Meat and potato photos below. For those of you who care, bonus gallery above. Click “Next Photo” at the top to see more.
Words: Laura Austin
Photos: Laura Austin & Matt Petricone
You know those road trip movies like National Lampoon’s Vacation where absolutely everything that can go wrong does? And you think there is no way all these horrible things could happen in one road trip, that it becomes over the top and hilarious. Well I recently did just that, everything that could go wrong did, except for maybe the dead grandmother, pulling a dog behind the bumper, and Wally World.
My friend from New York City, Matt Petricone, was in town for the weekend and naturally he wanted to go snowboarding. I had suggested Bear Mountain, since this was a last minute trip and Bear is one of the closer resorts being only about 2 hours away from Southern California. But Matt seemed to really want to go to Mammoth since he wanted to get some powder turns in. Knowing that it hadn’t snowed at Mammoth for a bit, I agreed anyway because this was his first time riding in California and I didn’t want to spoil it for him. Normally when you take a trip to Mammoth from Orange County, you dedicate at least a whole weekend to it, leave early Friday morning, get back Sunday night. By the time we had decided we were going to Mammoth, it was already Friday night. Knowing that we wouldn’t leave till Saturday morning, we checked out a map online just to see the distance. Which may have been a bad idea. While looking it over, Matt noticed that Yosemite National Park was just a few extra hours out of the way to Mammoth. Being a photographer, he was pretty pumped on the idea of checking it out. And once again, I didn’t want to spoil his trip so I went along with the idea thinking it would be cool to see Yosemite and drive straight through the park to Mammoth. That was that, I set my alarm for 5AM Saturday morning to begin our 7 hour drive up to the National Park.
Things went wrong before the trip even started. When I woke up the next morning and noticed it was light outside, I realized there was no way it was 5AM. Sure enough it was 8, my alarm hadn’t gone off, and we didn’t get on the road till 9. The drive up wasn’t too bad actually, lots of farms, flat lands, and small towns. And we made good time, getting to Yosemite a few hours before the sun was setting, giving us enough time to snap some photos.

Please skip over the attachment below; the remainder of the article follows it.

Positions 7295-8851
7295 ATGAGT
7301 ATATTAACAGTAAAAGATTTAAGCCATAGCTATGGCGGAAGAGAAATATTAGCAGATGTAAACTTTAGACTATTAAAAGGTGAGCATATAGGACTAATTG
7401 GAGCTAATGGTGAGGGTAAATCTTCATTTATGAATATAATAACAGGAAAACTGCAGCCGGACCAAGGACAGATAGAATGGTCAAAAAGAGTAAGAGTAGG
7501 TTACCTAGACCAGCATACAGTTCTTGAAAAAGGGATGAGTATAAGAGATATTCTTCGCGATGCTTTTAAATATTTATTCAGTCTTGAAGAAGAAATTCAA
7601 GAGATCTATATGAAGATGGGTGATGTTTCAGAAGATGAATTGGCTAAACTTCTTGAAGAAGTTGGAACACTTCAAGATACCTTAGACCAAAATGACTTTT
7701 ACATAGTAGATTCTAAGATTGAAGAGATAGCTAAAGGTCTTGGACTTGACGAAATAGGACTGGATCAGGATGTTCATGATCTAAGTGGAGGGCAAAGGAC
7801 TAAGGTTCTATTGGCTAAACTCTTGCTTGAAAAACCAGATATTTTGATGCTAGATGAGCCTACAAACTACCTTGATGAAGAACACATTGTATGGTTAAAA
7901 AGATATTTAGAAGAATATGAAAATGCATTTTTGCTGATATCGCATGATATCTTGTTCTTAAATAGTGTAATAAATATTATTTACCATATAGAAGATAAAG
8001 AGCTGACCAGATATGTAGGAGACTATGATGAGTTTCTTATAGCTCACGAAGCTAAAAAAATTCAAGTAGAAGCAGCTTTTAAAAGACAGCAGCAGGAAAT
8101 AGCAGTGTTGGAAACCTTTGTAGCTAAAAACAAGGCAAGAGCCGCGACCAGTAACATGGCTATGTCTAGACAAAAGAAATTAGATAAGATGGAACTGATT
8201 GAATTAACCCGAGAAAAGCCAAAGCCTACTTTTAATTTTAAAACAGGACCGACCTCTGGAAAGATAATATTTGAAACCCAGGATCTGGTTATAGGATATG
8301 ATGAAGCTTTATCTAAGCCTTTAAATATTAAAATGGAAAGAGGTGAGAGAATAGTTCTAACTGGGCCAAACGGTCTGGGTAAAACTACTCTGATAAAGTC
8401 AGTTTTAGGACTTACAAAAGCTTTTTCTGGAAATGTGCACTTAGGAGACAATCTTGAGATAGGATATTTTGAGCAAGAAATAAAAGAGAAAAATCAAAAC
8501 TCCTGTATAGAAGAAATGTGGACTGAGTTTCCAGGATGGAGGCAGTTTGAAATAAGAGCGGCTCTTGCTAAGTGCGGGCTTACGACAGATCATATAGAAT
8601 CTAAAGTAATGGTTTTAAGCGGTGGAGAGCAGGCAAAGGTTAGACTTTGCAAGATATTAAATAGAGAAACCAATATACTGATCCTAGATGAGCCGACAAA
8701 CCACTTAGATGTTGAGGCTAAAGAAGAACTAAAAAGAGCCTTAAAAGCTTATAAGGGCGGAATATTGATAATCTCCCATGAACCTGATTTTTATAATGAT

When we pulled up to the station to buy our park pass for the day, we asked the ranger the way to get on the road that takes us straight through the park to Mammoth. “Oh that road is closed during the winter,” she replied nonchalantly. Matt and I looked at each other wide eyed then asked what would be the quickest way to get to Mammoth. She proceeded to tell us that in order to get to our destination that we would have to drive back the way we came, around the park, and up to Mammoth and proceeded to tell us it would take 9 hours. 9 HOURS! That was longer than it took for us to just to get to Yosemite. Before we lost all hope we decided we would cruise through the park for a bit to see what there was to see and figure out the next step once the sun set. If you ever get the opportunity to see Yosemite, do it. There is a view that will take even the most heartless, nature hater’s breath away and make a hell of a road trip well worth it.
After the ooh’s and ahhs, playing with deer, snapping a ton of photos, and being entertained by the other tourists, we asked the ranger if we could borrow her map to make a plan of attack. We found a route that seemed somewhat shorter, which would take us north all the way up to South Lake Tahoe area and bring us around the park and back down to Mammoth. What we thought would be a 2 hour detour to see Yosemite, turned into 7. That night we drove as far north as the energy drinks would allow and found a Best Western to stay at in the random town of Jackson.